Format

Send to

Choose Destination
Br J Haematol. 1992 Feb;80(2):178-83.

Mutations of the P53 gene in acute myeloid leukaemia.

Author information

1
Service des Maladies du Sang, CHU, Lille, France.

Abstract

In a previous report we found point mutations in exons 5-8 of the P53 gene in five of 46 patients with acute myeloid leukaemia (AML), with a predominance of mutations in the 10 patients with 17p monosomy. In this report we extended our findings studying such mutations in 66 unselected additional cases of AML, using polymerase chain reaction single strand conformation polymorphism (SSCP) analysis and nucleotide sequencing. Three of the 66 new cases had a point mutation, leading to a change in one encoded amino acid. Thus, eight of the 112 AML studied had P53 mutations in exons 5-8, suggesting that the incidence of P53 mutation is relatively low in AML. A predominance of mutations in exon 8 (5/8) was found. Six of the eight patients with mutations were older than 60 years of age, and all eight cases had a short survival. All seven mutated cases karyotyped showed complex cytogenetic findings, especially monosomy 5 and/or 7, thus questioning the pathogenic importance of P53 mutations in a context of multiple genetic abnormalities. However, five of them also had 17p monosomy, and in the remaining two cases SSCP and sequence analysis also suggested loss of the normal P53 allele. This supported a role for the P53 gene mutations in leukaemogenesis in the relatively small number of AML patients in whom they were found, through loss of tumour suppressive activity of both normal P53 alleles, as reported in solid tumours.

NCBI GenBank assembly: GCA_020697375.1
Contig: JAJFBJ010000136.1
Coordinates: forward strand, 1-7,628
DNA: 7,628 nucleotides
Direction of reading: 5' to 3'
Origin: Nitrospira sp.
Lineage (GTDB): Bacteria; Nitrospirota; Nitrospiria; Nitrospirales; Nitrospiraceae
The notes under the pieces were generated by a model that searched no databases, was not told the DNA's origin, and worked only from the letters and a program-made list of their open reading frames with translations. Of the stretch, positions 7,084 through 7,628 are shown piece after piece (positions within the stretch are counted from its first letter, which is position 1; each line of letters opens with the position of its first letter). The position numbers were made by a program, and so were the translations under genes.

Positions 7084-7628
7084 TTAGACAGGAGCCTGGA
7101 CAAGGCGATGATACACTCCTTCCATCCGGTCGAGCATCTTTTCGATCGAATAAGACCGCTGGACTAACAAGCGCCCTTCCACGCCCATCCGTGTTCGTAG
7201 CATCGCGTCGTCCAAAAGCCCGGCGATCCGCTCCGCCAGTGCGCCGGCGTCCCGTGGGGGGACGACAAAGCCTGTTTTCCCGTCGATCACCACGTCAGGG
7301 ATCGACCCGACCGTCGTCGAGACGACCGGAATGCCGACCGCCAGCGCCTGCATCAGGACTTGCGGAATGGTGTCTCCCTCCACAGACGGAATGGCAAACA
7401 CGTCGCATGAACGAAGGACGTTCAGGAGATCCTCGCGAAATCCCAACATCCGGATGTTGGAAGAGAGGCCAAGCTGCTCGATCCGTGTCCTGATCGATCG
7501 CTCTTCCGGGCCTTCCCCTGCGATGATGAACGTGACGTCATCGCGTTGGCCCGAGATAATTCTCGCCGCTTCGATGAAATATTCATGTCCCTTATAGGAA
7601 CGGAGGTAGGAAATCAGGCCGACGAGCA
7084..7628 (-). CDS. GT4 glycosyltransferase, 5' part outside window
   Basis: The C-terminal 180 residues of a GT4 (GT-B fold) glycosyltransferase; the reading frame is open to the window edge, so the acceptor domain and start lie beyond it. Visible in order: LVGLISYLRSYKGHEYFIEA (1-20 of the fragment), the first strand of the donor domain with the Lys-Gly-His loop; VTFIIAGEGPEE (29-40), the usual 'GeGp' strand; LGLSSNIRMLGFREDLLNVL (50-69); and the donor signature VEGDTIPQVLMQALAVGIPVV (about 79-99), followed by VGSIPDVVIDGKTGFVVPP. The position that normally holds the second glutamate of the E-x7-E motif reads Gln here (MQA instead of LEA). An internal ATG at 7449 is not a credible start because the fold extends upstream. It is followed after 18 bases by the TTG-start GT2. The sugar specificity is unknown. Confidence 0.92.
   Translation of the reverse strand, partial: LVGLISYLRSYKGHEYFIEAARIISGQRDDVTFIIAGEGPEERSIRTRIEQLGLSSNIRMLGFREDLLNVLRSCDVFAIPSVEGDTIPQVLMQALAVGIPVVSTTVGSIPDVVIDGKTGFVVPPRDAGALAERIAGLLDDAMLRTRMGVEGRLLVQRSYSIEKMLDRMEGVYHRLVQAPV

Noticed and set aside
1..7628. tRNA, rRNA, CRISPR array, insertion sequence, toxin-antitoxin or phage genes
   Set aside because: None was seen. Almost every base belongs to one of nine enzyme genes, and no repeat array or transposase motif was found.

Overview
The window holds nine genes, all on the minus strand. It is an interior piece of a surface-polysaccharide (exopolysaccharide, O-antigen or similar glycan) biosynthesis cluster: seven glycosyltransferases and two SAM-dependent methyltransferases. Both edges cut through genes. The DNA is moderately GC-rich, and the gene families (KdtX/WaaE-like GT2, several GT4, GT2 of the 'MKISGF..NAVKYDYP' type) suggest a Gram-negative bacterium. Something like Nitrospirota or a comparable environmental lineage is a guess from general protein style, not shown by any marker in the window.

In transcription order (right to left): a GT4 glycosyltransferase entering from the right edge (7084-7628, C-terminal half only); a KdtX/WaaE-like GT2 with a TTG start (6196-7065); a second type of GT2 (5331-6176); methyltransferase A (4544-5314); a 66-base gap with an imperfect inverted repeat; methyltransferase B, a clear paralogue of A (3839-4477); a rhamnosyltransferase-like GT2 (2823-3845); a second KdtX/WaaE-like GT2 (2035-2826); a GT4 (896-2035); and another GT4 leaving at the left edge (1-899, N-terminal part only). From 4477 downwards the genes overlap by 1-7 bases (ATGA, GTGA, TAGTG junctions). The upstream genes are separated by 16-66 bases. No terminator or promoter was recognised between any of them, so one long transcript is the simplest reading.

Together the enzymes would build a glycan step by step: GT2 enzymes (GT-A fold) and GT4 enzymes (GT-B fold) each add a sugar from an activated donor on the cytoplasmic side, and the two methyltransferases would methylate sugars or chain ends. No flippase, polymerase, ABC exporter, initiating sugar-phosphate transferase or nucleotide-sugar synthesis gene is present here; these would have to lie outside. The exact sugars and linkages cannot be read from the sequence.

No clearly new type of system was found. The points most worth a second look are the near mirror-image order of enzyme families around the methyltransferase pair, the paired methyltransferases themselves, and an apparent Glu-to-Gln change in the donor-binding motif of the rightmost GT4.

[Indexed for MEDLINE]

Supplemental Content

Full text links

Icon for Wiley
Loading ...
Support Center